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What I learned about ministry in 2008

What I learned about ministry in 2008I did this for 2007 and thought it appropriate to reflect back on what I learned about ministry in 2008.

  1. Communicating a clear vision for my ministry is probably the most important thing for my leadership, building trust, and the kids’ spiritual growth.
  2. I need to utilize parents in every aspect of the ministry as much as possible.
  3. Saying “no” to teenagers and parents is very critical to the health of our ministry.
  4. I must always lead by example. I should never expect the teenagers to follow my challenges until I am first modeling it in my own life.
  5. I will not always have a great relationship with every teenager, and that’s okay.
  6. Everyone has different expectations of the youth ministry and most of them I can respectfully ignore if the vision is clearly communicated.
  7. People don’t naturally follow until they know where they’re going and why.
  8. I need to keep my teaching to jr. highers much more concrete with only one clear “big idea.”
  9. It’s okay to let parents and teens take personal responsibility for raising funds for youth trips and events.
  10. I am very intolerant of people who distort the Gospel.
  11. Most kids really do want to go deep into God’s Word more than they want to play games, even unbelievers.
  12. I can do almost anything if I have my wife’s love and support.

Posted on December 31, 2008

  • Hey Tim love the post. I did something similar over at my blog talking about Resolutions for Ministries in 2009. would love some of your thoughts

  • In your first point: Communicating a clear vision for my ministry is probably the most important thing for my leadership, building trust, and the kids’ spiritual growth.

    I am curious how you do this? What is your method about enrolling others about your vision? And do others (adult volunteers, wife, students, other pastors) contribute in developing what the exact vision is?

    Is there a difference between telling people what to do and inciting a Kingdom movement?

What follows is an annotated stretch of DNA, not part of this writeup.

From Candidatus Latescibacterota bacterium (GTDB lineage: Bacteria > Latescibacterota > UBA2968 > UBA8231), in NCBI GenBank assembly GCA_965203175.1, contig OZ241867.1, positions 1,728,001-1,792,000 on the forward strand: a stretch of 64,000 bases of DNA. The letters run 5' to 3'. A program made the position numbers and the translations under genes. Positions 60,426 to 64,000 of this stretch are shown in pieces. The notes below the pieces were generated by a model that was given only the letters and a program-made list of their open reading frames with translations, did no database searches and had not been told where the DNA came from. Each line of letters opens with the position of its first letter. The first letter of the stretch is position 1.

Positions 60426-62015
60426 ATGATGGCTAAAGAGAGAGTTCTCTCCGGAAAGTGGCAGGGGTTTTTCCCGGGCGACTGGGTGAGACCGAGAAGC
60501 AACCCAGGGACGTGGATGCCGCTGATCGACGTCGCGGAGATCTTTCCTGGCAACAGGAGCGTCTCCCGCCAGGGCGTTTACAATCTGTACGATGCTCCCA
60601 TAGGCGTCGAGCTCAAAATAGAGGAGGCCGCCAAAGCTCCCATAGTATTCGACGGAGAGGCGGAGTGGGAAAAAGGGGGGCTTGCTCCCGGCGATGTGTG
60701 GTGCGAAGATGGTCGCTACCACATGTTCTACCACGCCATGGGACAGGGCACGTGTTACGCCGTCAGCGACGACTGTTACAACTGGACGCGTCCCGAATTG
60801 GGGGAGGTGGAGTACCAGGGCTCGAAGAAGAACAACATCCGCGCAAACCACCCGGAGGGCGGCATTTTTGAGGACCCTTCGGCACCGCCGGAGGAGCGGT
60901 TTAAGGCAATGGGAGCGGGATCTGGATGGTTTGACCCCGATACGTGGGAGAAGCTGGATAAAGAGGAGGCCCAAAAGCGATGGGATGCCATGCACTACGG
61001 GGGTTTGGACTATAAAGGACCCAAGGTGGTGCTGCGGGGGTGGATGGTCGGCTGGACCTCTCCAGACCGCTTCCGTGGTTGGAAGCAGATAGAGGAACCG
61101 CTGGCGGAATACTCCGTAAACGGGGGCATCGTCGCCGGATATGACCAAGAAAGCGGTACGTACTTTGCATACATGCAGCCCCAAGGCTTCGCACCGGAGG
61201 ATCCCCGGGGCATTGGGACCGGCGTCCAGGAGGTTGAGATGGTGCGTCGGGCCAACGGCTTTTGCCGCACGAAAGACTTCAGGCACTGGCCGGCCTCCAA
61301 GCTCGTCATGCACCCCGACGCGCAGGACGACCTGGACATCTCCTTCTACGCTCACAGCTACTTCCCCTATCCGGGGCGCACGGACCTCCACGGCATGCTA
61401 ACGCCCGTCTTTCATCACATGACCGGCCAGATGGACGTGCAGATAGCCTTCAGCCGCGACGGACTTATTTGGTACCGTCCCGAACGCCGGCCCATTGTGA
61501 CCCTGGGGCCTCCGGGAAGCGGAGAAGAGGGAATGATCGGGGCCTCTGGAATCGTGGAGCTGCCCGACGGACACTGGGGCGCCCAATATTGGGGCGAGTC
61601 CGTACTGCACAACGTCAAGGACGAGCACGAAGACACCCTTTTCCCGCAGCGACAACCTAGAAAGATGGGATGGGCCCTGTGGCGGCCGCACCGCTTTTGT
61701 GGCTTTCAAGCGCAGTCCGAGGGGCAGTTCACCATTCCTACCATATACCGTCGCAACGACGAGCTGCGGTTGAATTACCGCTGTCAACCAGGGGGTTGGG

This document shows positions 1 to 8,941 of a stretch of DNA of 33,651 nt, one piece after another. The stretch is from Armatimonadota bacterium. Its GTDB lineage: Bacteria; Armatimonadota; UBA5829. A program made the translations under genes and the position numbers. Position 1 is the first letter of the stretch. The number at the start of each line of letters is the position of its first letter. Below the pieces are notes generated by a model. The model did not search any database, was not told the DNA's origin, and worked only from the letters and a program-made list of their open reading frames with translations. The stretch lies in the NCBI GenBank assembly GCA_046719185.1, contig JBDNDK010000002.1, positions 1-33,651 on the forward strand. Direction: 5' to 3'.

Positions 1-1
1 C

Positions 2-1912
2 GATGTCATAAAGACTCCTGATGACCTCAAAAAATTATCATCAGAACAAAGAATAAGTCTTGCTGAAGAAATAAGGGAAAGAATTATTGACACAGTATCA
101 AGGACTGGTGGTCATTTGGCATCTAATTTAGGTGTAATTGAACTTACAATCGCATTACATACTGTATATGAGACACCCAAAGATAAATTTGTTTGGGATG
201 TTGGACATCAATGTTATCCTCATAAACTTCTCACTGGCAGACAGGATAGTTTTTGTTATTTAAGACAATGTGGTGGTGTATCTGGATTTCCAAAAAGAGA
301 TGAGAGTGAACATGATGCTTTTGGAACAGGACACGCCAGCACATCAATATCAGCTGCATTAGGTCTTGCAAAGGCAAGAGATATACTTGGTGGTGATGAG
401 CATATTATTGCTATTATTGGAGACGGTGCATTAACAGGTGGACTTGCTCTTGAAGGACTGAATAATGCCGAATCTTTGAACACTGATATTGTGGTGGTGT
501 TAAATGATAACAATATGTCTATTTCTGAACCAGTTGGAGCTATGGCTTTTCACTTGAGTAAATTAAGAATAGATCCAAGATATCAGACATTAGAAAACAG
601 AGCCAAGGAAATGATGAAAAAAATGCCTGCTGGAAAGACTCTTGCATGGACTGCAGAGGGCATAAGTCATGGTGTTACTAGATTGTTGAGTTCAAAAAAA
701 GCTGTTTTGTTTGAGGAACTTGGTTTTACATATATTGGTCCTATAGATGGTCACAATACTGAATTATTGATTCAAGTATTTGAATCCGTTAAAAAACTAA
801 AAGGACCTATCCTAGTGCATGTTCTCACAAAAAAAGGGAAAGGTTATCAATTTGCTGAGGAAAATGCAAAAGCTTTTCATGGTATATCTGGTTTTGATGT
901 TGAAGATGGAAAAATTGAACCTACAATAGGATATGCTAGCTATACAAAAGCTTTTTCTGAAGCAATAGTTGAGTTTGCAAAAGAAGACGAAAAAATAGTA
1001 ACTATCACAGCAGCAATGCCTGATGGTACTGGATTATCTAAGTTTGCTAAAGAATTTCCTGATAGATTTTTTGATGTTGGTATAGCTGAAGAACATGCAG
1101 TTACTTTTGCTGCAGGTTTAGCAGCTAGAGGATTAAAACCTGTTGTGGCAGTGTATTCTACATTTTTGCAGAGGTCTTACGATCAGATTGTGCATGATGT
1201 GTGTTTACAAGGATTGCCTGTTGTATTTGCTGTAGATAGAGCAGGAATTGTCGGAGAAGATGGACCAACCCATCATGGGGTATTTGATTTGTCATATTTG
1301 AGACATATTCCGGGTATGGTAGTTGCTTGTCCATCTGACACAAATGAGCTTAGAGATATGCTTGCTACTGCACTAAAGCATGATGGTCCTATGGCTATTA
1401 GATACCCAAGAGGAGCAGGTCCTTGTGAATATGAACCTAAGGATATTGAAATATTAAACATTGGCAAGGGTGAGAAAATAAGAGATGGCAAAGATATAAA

What is the most effective way to get the idea/vision to move within the students?

    Also, what do you mean by: I am very intolerant of people who distort the Gospel? In your perspective what are the key ingredients to the Gospel?
    Do you get mad at the people who use different methods to communicate the gospel message? or do you get mad when some of the message is toyed with?

  • @jeremy zach: Good questions!

    I’d recommend reading “Tribes” by Seth Godin for a modern look at what vision casting looks like for leaders, but basically it’s me painting a compelling picture for what the youth ministry could (and should) look like in our church, something that generates excitement, that people can really rally behind and sink their teeth into. It’s also giving direction to that vision so that people are excited about where they’re going together with you as their leader. It starts by seeking the Lord for His vision for your ministry alongside of other people who are involved and together fleshing it out and communicating it others around us. It’s really an exciting process. When you’re passionate about what God’s doing and how He’s leading, people can’t help but be attracted to it, or at least curious.

    And by the Gospel statement, I’m intolerant of people to distort it’s message, not people who use different methods to communicate it (God uses more methods of communicating it than anyone else!). Without getting into a theological debate, the core of the Gospel is this: Jesus is God, our sin separates us from the relationship with Him that He originally created us for (spiritual death), Jesus paid our death penalty in our place and rose from the dead to prove it, forgiveness is freely available to anyone to places their faith and trust in Christ alone for the forgiveness of their sin. That is truly “good news!” I get upset pretty quickly if you start adding Lordship theology to the mix. You can choose to disagree with me, and that’s totally fine — I’m just telling you that it makes me upset when people distort the truth.

  • @ Tim

    Funny you mention the book Tribes. I just read it and loved it and that is why your first point caught my eye.

    For the good news I am right there with you.

  • Great post Tim. enjoyed it. I’v been thinking through the last year for a bit now and have learned many lessons to (I hope) apply in 2009.

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